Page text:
By HIKARU YOKOYAMA/ Staff Writer
January 21, 2022 at 07:00 JST
Tsumugi Sato was playing hide-and-seek with three of her friends in a park in the Sunagawacho district of Tachikawa in western Tokyo late in the afternoon on Nov. 29.
As the 10-year-old ran around looking for a place to hide, she noticed smoke pouring out of the second floor of a nearby house.
She alerted Misaki Tsuda, 10, who was the seeker, about the fire and the four children hurried to Misaki's house in the neighborhood.
Misaki's father, Yasuhiro, 40, was enjoying his day off while watching TV in his pajamas when his eldest daughter shouted, "Dad, there's a fire!"
Yasuhiro wasted no time. He quickly put on his shoes and ran to the house on fire some 50 meters from his place.
His eldest son, Shotaro, 13, also followed his father while he called 119 on his smartphone to report the fire.
When Yasuhiro arrived at the scene, he opened the door without ringing the doorbell. It was unlocked.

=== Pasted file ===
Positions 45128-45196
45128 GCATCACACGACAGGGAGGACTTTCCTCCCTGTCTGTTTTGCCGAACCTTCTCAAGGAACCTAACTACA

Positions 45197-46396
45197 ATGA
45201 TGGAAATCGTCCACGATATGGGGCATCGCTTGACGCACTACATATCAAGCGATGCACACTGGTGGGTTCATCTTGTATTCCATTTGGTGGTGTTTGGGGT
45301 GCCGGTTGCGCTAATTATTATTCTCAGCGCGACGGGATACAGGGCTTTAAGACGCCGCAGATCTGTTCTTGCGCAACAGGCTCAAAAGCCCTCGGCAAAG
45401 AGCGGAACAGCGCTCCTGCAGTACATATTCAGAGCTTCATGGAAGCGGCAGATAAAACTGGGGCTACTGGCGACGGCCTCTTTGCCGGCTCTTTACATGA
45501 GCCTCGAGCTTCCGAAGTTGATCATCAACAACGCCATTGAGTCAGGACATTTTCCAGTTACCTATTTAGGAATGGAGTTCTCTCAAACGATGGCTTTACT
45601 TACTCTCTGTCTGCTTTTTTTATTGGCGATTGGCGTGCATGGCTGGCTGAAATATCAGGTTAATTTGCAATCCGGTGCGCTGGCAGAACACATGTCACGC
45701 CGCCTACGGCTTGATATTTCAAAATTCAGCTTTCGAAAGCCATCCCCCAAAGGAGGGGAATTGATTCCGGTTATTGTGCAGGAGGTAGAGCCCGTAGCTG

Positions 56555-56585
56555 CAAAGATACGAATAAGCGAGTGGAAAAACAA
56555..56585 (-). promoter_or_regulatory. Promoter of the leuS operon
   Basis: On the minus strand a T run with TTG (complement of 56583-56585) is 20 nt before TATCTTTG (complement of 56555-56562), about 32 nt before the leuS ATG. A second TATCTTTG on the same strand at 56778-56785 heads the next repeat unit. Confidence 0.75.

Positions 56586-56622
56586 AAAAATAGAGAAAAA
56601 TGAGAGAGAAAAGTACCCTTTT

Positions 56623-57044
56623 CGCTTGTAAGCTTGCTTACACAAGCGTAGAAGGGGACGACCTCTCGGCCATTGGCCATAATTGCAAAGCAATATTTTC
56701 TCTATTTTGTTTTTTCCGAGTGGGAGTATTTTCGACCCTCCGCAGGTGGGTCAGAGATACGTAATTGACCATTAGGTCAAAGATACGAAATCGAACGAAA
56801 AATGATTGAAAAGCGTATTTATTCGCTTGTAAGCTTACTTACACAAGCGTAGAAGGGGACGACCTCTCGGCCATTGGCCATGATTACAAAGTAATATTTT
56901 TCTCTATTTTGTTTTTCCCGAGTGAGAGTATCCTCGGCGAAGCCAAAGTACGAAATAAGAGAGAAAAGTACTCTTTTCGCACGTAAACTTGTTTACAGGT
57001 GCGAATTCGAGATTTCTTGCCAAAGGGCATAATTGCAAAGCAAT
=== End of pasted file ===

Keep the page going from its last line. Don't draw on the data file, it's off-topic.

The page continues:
Yasuhiro works as a firefighter with the Kawasaki city fire department in Kanagawa Prefecture.
Because the smoke was white and there was no visible fire, he concluded he could go inside.
When he went up to the second floor, he found a woman in her 70s who lived there crouched on the floor, crying. She clung to Yasuhiro’s shoulder and they walked out of the house together.
The fire burned an area of 12 square meters on the second floor of the two-story wooden house, which has a total floor space of about 97 square meters.
The fire was contained about two hours from when it started.
The woman was rushed to a hospital where she received treatment for smoke inhalation for more than three weeks.
"Her life could have been in danger had she been rescued a bit later," said an official at the Tachikawa fire station.
On Dec. 22, the fire station handed a letter of appreciation to Yasuhiro and the five children for their collective effort to report the fire, save the injured woman and help put out the fire at an early stage.
"Though even adults lose their cool in many cases, the children acted calmly. I felt that they made use of what they learned from their disaster-prevention education," Yasuhiro said.
Hirofumi Shimizu, chief of the Tokyo Fire Department, who handed them the letter of appreciation, said, "Their wonderful coordination kept damage to a minimum."
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